However, Shiba Inu’s have an independent streak, which means you must motivate them to listen to you. You should establish yourself as the pack leader early on. By being firm and confident when leading your dog, they will learn that you are in control. Some say eye contact with this breed is extremely important for teaching them to listen to you. Teaching them a command, like “Look!” and rewarding them when they look up at you, is a great start.
You should start training your Shiba Inu puppy as soon as possible. You can start with commands and leash training. Shiba Inu puppies are usually motivated by rewards, especially treats, so be sure to keep those on hand.
Discipline for this breed is especially important. If your Shiba Inu begins to display unacceptable behavior, like nipping you or chewing on shoes, they must be taught it is not okay. Shiba Inu’s are hunting dogs, with a prey drive, so it’s recommended you do not let these dogs off-leash while walking in a public area.
Training a Shiba Inu puppy will be like training other dogs, but it might take a little more patience. These dogs are extremely smart, yet also confident individuals who are known to be headstrong. Once you have your Shiba Inu’s independence under control, you will be able to train them with ease. If you struggle with training your puppy, seek a professional trainer. They will be able to teach you how to implement certain training techniques correctly.
Socializing Your Shiba Inu Puppy
Socializing your puppy early on will allow them to be friendly towards other dogs later in life, which is important, especially if you live in an area with lots of dogs or plan to enroll your dog in boarding or doggy daycare.
Shiba Inu dogs are known to be a little less social than the average dog, perhaps because of their independent nature. However, do not give in to their nature. They can learn to be social. From the moment you get your Shiba Inu puppy, you should slowly introduce the puppy to other dogs.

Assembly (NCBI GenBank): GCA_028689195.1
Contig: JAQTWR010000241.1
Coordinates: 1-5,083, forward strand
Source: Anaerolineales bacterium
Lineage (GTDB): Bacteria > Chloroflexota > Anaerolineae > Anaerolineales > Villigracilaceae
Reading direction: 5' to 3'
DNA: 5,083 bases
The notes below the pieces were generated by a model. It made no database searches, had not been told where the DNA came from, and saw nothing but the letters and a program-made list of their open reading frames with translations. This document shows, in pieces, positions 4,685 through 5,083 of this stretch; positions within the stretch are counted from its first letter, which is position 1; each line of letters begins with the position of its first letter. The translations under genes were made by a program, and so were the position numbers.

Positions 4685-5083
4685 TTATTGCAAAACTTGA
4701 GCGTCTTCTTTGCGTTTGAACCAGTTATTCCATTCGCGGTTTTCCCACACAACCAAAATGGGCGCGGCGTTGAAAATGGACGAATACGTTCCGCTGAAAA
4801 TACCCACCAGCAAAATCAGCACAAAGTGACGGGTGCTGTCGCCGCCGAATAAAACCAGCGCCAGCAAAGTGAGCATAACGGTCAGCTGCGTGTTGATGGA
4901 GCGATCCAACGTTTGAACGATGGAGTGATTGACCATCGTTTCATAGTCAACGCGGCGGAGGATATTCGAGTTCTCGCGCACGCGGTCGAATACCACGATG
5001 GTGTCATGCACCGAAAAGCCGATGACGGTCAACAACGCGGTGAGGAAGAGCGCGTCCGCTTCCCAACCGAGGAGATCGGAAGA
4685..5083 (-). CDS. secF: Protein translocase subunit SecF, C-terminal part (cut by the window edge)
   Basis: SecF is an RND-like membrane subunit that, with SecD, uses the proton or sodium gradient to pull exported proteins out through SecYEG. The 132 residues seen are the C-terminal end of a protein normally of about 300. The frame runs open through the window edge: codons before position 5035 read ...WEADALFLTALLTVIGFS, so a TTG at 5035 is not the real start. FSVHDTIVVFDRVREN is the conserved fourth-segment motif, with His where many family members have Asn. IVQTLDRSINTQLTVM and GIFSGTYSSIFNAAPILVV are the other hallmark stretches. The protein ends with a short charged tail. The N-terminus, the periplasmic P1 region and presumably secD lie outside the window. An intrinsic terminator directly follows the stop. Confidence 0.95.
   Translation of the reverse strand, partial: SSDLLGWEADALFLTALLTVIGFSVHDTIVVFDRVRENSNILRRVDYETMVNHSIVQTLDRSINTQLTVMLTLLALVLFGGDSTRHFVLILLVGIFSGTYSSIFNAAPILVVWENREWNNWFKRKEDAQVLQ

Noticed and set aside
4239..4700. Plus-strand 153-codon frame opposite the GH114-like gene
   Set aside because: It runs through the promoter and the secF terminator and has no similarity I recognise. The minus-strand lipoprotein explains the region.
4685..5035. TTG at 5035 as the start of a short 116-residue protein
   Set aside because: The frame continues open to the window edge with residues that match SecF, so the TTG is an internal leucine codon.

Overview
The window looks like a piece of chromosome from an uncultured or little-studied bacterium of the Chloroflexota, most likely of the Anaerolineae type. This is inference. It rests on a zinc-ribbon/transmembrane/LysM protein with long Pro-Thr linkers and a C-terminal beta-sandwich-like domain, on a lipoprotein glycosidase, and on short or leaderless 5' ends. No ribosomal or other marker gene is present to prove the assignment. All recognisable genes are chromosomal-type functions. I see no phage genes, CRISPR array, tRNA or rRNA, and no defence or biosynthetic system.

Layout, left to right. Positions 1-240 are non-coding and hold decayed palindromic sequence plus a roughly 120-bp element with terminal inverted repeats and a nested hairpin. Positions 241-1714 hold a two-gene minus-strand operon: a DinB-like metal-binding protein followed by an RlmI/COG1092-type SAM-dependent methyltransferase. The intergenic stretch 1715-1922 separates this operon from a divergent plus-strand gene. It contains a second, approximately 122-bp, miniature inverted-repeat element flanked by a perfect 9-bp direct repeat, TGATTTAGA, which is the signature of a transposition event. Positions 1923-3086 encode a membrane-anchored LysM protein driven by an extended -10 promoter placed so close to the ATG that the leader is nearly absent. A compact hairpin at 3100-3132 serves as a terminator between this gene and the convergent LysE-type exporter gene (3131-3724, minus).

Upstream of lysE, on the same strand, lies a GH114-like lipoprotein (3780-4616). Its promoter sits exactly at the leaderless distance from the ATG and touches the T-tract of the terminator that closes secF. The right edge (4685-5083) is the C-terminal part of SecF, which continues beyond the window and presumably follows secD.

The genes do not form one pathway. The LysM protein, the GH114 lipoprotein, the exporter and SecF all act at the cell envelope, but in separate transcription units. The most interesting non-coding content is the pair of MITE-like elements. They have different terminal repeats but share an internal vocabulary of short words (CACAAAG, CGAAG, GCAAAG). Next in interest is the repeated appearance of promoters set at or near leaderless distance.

Start small though, you do not want to throw your Shiba Inu into a doggy daycare or dog park situation right away. Take your Shiba Inu puppy out to pet stores. Some pet stores offer puppy playtime which is helpful for socialization. If you have family and friends with dogs of their own, do a small puppy meet-up. Allow your Shiba Inu to meet other dogs one-on-one, before putting your puppy in a group situation.
If your puppy shows aggression or other concerning behaviors toward other dogs, it’s best to proceed with caution and consult a professional trainer on how to socialize your puppy. They have a loud bark, but they are not a breed that is typically physically aggressive with other dogs!
Shiba Inu’s are a great dog breed with lots to love. They are independent, energic, confident, and have a great Shiba “smile” on their face all the time!
You want your Shiba Inu puppy to live the best life possible. Some important points to remember when getting a Shiba Inu puppy of your own:
They shed – be prepared for it!
They’re independent and smart. Be prepared to be patient with training.
These dogs have generally great health and few common health issues.
Regular exercise is extremely important.
Mental stimulation is vital for these dogs. Be sure to keep them occupied.
By following the tips and tricks you learned in this article, you should have no problem raising a happy and healthy Shiba Inu puppy. You will enjoy their joyful company for years to come!
What You Should Know BEFORE Getting a Shiba Inu – Super Shiba
Shiba Inu Dog Breed Information (akc.org)
Shiba Inu Training Guide: How to Discipline Correctly (Updated 2021) (norcalshiba.com)